A new retrospective presents Bey’s “American Project.”
“It begins with the subject,” Dawoud Bey has said of his photography. “A deep interest in wanting to describe the Black subject in a way that’s as complex as the experiences of anyone else. It’s meant to kind of reshape the world one person at a time.”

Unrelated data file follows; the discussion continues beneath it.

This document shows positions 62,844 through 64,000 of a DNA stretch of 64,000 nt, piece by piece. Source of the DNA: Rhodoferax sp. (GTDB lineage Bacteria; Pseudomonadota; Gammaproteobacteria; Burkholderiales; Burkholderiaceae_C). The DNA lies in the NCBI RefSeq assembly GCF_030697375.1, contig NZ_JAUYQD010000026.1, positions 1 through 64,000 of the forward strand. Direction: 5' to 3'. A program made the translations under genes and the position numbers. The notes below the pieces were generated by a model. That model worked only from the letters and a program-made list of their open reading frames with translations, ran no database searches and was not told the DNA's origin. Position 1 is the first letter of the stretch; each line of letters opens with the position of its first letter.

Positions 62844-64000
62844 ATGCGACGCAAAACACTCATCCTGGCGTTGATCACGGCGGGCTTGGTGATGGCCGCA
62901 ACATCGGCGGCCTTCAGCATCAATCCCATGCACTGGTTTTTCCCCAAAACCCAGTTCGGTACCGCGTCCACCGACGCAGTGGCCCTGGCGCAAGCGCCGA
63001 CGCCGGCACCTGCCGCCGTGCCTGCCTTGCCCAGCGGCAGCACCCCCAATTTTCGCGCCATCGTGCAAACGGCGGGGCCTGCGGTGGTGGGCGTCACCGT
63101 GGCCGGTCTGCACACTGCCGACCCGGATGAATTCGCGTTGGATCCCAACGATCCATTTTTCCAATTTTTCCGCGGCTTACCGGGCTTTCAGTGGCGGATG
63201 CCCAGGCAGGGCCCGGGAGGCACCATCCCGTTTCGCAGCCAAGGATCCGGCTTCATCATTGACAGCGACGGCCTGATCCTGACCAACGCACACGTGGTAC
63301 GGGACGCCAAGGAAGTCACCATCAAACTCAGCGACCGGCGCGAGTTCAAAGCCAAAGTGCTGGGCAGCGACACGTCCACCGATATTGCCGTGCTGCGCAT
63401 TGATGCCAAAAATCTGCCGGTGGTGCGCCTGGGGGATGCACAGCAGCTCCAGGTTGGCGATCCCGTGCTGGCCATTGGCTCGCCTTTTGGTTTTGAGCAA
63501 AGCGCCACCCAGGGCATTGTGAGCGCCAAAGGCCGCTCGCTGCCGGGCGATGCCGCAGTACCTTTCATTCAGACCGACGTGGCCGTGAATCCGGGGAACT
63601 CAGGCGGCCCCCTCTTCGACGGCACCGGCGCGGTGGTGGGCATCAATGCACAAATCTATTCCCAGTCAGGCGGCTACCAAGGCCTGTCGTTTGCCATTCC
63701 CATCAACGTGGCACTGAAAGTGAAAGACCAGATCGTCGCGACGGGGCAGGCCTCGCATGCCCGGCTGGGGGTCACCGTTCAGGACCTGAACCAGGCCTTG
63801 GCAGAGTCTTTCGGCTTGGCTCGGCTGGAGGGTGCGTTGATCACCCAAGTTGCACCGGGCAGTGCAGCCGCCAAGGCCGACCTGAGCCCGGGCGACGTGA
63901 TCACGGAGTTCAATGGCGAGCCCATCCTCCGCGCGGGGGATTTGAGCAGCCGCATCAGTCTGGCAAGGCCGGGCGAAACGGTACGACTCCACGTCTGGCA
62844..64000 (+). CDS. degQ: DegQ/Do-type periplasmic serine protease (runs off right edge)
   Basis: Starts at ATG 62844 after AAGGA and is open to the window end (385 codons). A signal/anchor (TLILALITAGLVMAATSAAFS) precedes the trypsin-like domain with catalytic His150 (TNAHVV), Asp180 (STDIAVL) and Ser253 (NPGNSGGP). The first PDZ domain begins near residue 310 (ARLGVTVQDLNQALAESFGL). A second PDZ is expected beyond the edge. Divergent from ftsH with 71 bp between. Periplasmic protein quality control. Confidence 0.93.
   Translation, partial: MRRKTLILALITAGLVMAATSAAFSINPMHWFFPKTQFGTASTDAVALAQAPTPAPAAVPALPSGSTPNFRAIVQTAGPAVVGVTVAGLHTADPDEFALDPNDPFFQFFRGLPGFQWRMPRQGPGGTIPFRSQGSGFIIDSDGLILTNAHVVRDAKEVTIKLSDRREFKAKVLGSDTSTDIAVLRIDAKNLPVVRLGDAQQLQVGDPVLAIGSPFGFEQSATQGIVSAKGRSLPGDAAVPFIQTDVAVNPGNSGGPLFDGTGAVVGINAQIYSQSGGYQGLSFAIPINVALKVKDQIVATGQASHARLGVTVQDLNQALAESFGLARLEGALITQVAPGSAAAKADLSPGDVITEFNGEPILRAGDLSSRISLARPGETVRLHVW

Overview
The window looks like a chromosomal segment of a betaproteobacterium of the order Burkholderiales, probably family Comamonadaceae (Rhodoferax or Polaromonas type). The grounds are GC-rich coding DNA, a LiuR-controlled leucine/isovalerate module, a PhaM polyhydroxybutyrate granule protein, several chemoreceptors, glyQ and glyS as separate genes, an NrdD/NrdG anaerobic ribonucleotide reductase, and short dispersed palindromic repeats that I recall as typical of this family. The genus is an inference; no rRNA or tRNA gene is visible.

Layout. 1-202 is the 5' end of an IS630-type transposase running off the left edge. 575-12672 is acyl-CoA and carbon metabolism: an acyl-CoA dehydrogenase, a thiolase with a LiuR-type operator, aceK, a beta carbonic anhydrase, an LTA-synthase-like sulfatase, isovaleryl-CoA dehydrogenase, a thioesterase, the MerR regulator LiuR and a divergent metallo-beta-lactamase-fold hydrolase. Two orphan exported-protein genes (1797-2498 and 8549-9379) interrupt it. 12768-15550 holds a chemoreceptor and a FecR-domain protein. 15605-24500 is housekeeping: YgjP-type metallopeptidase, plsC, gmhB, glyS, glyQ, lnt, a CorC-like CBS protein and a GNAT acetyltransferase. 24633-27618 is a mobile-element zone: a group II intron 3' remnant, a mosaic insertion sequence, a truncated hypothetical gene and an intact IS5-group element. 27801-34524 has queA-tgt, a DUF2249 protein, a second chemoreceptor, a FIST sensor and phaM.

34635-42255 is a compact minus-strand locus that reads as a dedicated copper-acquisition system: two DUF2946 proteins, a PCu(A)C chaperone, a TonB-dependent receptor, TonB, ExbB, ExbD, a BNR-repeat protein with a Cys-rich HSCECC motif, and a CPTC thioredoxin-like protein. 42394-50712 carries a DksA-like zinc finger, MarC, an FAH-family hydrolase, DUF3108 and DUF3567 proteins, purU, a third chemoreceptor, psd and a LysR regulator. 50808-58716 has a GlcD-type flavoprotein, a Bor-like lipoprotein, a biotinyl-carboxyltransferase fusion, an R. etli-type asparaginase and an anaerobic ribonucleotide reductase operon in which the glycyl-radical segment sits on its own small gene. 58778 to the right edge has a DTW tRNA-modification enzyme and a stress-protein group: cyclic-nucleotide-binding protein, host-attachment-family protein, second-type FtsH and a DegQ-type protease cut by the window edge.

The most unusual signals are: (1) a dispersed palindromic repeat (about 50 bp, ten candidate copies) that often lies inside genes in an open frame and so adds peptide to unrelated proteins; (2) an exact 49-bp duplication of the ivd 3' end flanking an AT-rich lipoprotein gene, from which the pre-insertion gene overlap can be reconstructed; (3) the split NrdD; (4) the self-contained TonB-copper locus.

It is an audacious mission, but Bey’s work—now the subject of a career retrospective at the San Francisco Museum of Modern Art—lives up to this ambition. The diptychs above are part of The Birmingham Project, which wasn’t so much a commemoration of the victims of the 16th Street Baptist Church bombing in 1963 as a kind of seance. Each pairing in the series features two Birminghamians photographed in 2013: One is a child the same age as the boys and girls who died in the bombing; the other is an adult as old as the victims would have been had they lived. With these portraits, Bey wanted to bring the bombing out of the attics of the mind, to confront viewers not just with the youth of the murdered children but with the hollow of the lives that went unlived. This was history brought to life.